(This article previously appeared on CareerEnlightenment.com as a three-part-series: "Why You Should Use LinkedIn — Like Your Career Depends On It," "Who LinkedIn Is For, and Who It Isn’t For" and "4 Essentials for Reaching Out to Strangers on LinkedIn.")
If you’re searching for work and have noticed things are different nowadays, well, you’re not alone.
Today, 12 million unemployed Americans struggle to face this new job-searching reality. In the past, you might mark your progress by declaring, “Hey, I’ve applied to 20 jobs this week for the fourth straight week in a row. I’m doing everything I can.”
These days, what matters is how good you look online and how many new contacts you’ve made on the LinkedIn online social network for business, not how many job applications you’ve sent out.
The 6 Fields Using LinkedIn the Most
Jobvite’s 2013 State of Recruiting study found over 94 percent of companies use social media to recruit and LinkedIn is their top tool.
And according to ZoomSphere, here are the six top industries represented on LinkedIn:
- Higher education
- Information technology
- Financial services
Three years ago, when I started my blog CareerEnlightenment.com, only about 46 percent of recruiters had hired through LinkedIn. Today, 70 percent have.
Yet for many job seekers, LinkedIn remains background noise, something to deal with every couple of weeks or so, if at all. They approach LinkedIn as if it’s homework. That’s a huge mistake.
Those savvy enough to really put some polish on their LinkedIn profiles and focus on building a network through this site can expect recruiters to e-mail them on a weekly basis. (New to LinkedIn? Watch the 10 free video lessons on my blog: “Getting Started With LinkedIn In Just 10 Minutes.”)
Know Your Message
Unlike the old strategy of blasting out resumés and job applications by the dozens, today, you have to think about the message you’re communicating to your target audience online.
For example, when you first fill out your LinkedIn profile, your headline automatically populates with your most recent job title. Let’s say that’s “Quality Control Engineer.” Guess how many other quality control engineers will show up on a keyword search? A ton!
But if your message is “I take the quality of our products seriously, and have fun doing it | Quality Control Engineer” now you’re different from the others.
What is your core message and how will your target audience respond to it? Know the answer to this question before you fill out your LinkedIn profile. (In my free six-day email course, The Missing Manual to LinkedIn Success, I show you how to identify your core audience and position your message to get their attention.)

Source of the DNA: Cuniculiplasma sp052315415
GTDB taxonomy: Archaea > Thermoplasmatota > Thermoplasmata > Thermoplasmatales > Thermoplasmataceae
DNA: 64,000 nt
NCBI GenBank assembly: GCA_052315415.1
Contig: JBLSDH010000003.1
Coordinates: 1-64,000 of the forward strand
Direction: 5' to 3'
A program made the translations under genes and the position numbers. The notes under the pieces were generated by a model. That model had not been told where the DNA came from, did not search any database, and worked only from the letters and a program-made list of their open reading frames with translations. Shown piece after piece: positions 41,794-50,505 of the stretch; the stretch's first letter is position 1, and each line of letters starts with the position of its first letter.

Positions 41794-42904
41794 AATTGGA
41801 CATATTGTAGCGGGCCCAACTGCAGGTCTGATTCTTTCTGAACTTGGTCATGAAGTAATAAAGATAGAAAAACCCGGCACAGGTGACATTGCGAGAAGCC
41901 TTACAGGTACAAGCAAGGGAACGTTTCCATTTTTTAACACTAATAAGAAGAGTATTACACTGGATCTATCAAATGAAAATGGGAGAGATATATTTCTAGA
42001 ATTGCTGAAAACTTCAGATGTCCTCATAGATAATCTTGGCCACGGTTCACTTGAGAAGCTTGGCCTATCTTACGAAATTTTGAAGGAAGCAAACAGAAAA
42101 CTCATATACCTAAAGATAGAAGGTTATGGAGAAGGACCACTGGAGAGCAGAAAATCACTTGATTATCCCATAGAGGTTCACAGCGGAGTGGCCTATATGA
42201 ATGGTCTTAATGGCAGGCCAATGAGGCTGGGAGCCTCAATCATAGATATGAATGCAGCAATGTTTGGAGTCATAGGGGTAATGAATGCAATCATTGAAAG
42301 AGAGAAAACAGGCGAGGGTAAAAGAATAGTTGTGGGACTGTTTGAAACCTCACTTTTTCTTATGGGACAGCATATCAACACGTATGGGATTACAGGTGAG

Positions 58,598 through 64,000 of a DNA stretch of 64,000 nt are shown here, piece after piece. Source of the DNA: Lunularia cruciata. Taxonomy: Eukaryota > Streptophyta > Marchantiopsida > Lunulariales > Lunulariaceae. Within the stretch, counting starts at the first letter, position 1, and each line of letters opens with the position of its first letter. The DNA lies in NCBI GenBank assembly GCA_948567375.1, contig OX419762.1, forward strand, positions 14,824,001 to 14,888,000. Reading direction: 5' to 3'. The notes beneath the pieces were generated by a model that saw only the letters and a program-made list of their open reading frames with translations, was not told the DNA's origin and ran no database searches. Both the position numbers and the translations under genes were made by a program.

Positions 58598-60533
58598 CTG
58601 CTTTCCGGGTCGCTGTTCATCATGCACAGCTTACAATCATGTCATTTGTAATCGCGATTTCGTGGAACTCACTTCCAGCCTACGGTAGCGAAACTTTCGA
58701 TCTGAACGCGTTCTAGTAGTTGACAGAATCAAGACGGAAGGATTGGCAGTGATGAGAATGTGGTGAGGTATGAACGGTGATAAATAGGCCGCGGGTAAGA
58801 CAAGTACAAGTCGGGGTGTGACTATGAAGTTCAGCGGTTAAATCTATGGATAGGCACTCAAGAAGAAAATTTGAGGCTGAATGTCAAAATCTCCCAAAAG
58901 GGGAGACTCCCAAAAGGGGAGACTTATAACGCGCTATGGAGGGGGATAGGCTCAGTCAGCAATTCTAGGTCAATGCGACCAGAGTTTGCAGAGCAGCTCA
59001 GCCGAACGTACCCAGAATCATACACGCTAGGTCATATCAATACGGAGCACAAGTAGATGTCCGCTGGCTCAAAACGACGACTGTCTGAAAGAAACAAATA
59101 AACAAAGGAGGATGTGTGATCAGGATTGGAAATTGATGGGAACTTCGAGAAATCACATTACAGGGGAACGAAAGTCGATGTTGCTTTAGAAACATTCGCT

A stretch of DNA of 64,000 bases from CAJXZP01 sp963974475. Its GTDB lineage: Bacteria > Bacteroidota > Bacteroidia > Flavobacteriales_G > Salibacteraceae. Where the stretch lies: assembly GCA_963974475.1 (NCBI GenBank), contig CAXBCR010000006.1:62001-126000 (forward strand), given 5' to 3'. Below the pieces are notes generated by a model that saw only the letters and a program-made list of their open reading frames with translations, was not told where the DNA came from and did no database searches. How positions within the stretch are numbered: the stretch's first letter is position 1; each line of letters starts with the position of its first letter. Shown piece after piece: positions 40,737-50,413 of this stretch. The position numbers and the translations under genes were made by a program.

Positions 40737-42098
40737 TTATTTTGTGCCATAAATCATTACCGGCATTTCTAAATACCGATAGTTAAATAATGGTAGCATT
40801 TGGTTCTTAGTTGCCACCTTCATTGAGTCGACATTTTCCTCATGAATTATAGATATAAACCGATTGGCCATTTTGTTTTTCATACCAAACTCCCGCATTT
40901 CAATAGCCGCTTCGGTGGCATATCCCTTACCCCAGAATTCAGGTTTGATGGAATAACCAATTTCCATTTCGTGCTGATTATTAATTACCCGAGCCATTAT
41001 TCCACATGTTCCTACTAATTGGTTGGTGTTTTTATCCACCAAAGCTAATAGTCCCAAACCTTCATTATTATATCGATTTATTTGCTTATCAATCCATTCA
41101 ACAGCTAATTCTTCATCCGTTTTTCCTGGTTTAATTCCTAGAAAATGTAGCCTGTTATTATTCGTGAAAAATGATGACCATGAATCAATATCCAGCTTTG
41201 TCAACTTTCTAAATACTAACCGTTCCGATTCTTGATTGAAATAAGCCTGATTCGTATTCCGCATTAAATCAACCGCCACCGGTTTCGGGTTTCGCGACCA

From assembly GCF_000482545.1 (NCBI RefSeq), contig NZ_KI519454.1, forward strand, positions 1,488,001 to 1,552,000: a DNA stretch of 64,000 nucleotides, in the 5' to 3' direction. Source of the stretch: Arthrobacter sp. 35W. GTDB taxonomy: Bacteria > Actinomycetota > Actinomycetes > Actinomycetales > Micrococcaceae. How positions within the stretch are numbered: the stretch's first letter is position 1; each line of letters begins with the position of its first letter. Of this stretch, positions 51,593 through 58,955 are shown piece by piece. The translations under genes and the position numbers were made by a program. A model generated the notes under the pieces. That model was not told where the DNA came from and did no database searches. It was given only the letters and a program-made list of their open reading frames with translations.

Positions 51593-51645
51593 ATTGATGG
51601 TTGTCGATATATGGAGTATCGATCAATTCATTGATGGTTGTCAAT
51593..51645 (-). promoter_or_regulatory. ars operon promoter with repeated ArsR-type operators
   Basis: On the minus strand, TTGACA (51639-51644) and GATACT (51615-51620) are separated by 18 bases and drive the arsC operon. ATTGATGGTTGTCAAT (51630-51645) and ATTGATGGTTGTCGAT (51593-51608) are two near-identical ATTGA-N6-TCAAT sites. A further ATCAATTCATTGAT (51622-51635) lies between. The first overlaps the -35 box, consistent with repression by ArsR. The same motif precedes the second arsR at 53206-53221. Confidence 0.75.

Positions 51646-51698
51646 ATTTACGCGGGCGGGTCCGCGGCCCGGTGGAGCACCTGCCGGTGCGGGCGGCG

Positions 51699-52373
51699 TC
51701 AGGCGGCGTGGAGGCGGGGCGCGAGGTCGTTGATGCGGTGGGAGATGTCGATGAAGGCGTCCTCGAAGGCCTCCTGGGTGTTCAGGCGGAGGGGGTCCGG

LinkedIn Is Not Your Online Resumé
It’s important to remember that your LinkedIn profile is not your online resumé. This business-network profile a digital extension of you and your personality. It is your “avatar.” (I’ll bet your resumé doesn’t even come close to that.)
Here are four reasons why simply copying your resumé onto LinkedIn won’t work:
1. The context is different. Your resumé is read as you apply for a job; your LinkedIn profile is often read by employers and recruiters before you’re invited to apply for a job.
2. The medium is different. Your resumé might read well on paper but look horrible on a computer screen, due to things like its spacing, line breaks and impersonal tone.
3. You need “social proof.” That’s the name given to the testimonials, endorsements and recommendations of your abilities that appear on social networks like LinkedIn.
The number of connections you have on LinkedIn shows you’re engaged. Just having a profile isn’t enough — you have to use it to network.
4. You’ll want to add real-time updates. On LinkedIn, you can post status updates. A resumé is static.
How to Use LinkedIn to Get the Job You Want
Below are four steps to proactively use LinkedIn to find work.
Step 1: Build your list of potential employers. The way to do this is by visiting LinkedIn and scrolling over the Interests menu. Then, click on Companies and choose the middle tab to search for places you'd like to work. Pick the location, industries and company size you're most interested in. Next, play with the other filters until you narrow your list down to 10 or fewer possible employers. (You may discover companies you've never heard of. Cool, huh!?!)
Write down these companies as the foundation of your job search strategy.
Step 2: Understand the needs of employers. You'll be requesting informational interviews in Step 3, so prepare for them by researching issues those companies are facing. That way, you'll be able to ask intelligent questions.
Use LinkedIn's company pages to learn which products they sell. Read industry-related blog posts and articles from Alltop.com. Join industry-specific groups on LinkedIn and see what people are talking about.
Step 3: Arrange to go on informational interviews. Alumni from your college can be great sources of informational interviews. Visit LinkedIn's Alumni Tool and use it to identify three to five alums working in the industry or at the company you're targeting.
Step 4: Query decisionmakers. Go back to your list of target employers from Step 1 and then do an Advanced People Search to find decisionmakers who work there. To do this, visit LinkedIn's home page and click the word Advanced next to the top search bar. Then, enter one of the companies on your target list and type in the job title of someone in a position to hire you (be sure to select Current). Find two to three possible contacts, read their profiles, join their groups and send them LinkedIn InMail messages. (For advice on what to say, read my post "4 Essentials for Reaching Out to Strangers on LinkedIn.")
Take these steps and you'll boost your odds of snagging a job in 2014.
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